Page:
Women Entrepreneurs

How Ishveen Anand strives to make a difference in Indian sports sponsorship industry

How Ishveen Anand strives to make a difference in Indian sports sponsorship industry
Image credit: Entrepreneur India

At a young age of 29, the British native of Indian origin Ishveen Anand achieved a significant milestone in her professional career – her name was featured at second position in the Forbes annual list of ‘young game changers, movers and makers’ under the age of 30, known as Forbes 30 Under 30 Global Prodigies list.

She was chosen in the Sports category for having founded OpenSponsorship, a first of its kind online marketplace for sports sponsors to search connect and sponsor various types of rights holders. Rights holders can range from teams, athletes, federation, leagues, agents or stadiums. She formerly played a key role in brokering sports sponsorship agreements in India, including Bridgestone’s first cricket deal in the country. Current Indian rights holders include Indian Cricket Team’s captain Mahendra Singh Dhoni, F1 team Force India and World Kabaddi League. Generally, the deal sizes start from $1K and range up to $10 million.

Born and brought up in Manchester, England, Anand completed her studies in Economics and Management from Oxford University, Keble College. After working for a brief stint of about 2.5 years with London-based boutique retail management consultancy firm Javelin Group, Anand entered the sports world in India. She moved to India to work for a Delhi-based sports agency Commune and spent almost 3 years servicing Mumbai Indians, Hero MotoCorp, ICC, FIH, Pernod Ricard, Idea and many more companies.

Later, in 2011, she started Auxus to work in cross-border sponsorship, particularly between UK and India. But after getting married to a Fashion Designer (KAS New York) in 2012 and moving back to New York, Anand faced difficulties continuing and managing Auxus’ business operations considering the geographical distance, different time zones and different sports. Finally, in March 2014, Anand came up with the idea of OpenSponsorship, which she launched officially in August 2014.

A true sportsperson at heart!

Anand describes herself as a motivated, passionate and loyal person. Her parents (both sets) are her role models. She believes in working hard and doing things right. Anand has herself played sport all her life - netball and cricket in particular. She has even captained both the netball and cricket teams during her college life. Apart from playing netball and cricket, she loves to watch American Football tournaments.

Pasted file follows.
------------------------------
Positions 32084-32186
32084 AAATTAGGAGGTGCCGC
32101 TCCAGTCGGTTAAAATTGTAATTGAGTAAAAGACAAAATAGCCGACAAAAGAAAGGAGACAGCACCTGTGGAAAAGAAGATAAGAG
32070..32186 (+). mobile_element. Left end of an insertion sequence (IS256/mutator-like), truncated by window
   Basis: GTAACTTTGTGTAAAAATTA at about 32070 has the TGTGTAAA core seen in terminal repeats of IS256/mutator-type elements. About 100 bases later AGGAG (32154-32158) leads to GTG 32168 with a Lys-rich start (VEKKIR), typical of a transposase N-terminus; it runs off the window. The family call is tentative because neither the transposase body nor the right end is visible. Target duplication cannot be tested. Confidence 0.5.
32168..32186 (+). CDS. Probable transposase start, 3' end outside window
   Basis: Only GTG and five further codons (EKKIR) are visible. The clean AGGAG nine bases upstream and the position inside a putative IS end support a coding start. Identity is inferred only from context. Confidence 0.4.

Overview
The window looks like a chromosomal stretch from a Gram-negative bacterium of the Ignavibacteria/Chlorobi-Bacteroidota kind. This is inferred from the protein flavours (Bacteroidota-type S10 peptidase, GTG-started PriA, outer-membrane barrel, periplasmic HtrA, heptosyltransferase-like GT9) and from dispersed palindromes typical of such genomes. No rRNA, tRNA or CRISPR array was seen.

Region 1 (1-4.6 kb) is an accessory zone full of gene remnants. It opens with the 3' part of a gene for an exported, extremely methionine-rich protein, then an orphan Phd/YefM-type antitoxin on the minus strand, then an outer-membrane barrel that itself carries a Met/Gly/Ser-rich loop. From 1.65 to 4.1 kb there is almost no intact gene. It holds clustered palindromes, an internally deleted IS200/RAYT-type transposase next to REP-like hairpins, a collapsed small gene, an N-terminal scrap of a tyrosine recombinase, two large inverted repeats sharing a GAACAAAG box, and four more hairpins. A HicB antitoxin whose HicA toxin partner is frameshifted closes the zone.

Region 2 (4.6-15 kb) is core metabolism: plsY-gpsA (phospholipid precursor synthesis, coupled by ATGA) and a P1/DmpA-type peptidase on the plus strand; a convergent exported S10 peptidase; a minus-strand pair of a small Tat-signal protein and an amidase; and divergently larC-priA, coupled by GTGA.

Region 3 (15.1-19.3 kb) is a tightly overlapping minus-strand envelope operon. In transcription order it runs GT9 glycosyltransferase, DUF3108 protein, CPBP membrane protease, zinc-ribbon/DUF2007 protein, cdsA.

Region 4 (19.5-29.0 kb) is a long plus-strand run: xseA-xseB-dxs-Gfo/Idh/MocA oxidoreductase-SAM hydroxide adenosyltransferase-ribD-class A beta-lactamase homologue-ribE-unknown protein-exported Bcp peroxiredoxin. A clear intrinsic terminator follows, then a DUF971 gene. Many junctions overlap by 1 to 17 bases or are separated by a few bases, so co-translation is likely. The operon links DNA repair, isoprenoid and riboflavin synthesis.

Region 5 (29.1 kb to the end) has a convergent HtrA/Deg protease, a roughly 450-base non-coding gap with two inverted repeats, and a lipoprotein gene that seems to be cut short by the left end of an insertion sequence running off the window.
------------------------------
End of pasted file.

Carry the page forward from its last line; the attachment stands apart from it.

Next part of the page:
She is a firm believer in the importance of sports to be used as a tool to boost confidence and develop various skill sets in every child. Expressing her views about the importance of inculcating the spirit of sportsmanship in people right from a very young age, Anand says, “Sport teaches you how to deal with losing at a young age, moving on, not breaking bonds over it and putting things into perspective. On the flip side, it shows you how hard work can pay off and make you a winner.”

She further says, “The first time I cried for joy was at 11 when we won a netball tournament. Playing sports make you passionate. You can only succeed in life if you know how to deal with setbacks and know how to improve for better. Playing sport, at such a young age, gave me a role in the family and a talking point on the dinner table. The relationship with my parents was strong when we won, and even stronger when we lost, and that leaning on family when it’s going tough never changes.” Not only she is a true sports person, but she is a true Indian by heart. Anand loves Rajma Chawal and her favourite Indian movie is Lagaan.

In a tête-à-tête with Entrepreneur India, Ishveen Anand, Founder, OpenSponsorship, shares her views on the challenges faced initially, her message to women entrepreneurs in sports category, and the difference she strives to make in Indian sports scenario:

How did OpenSponsorship come into being? What is your vision behind it?

Once I moved to New York, many of my existing clients asked for assistance in International operations, which eventually turned out to be highly inefficient considering I was only collecting information and not closing or discussing the deals.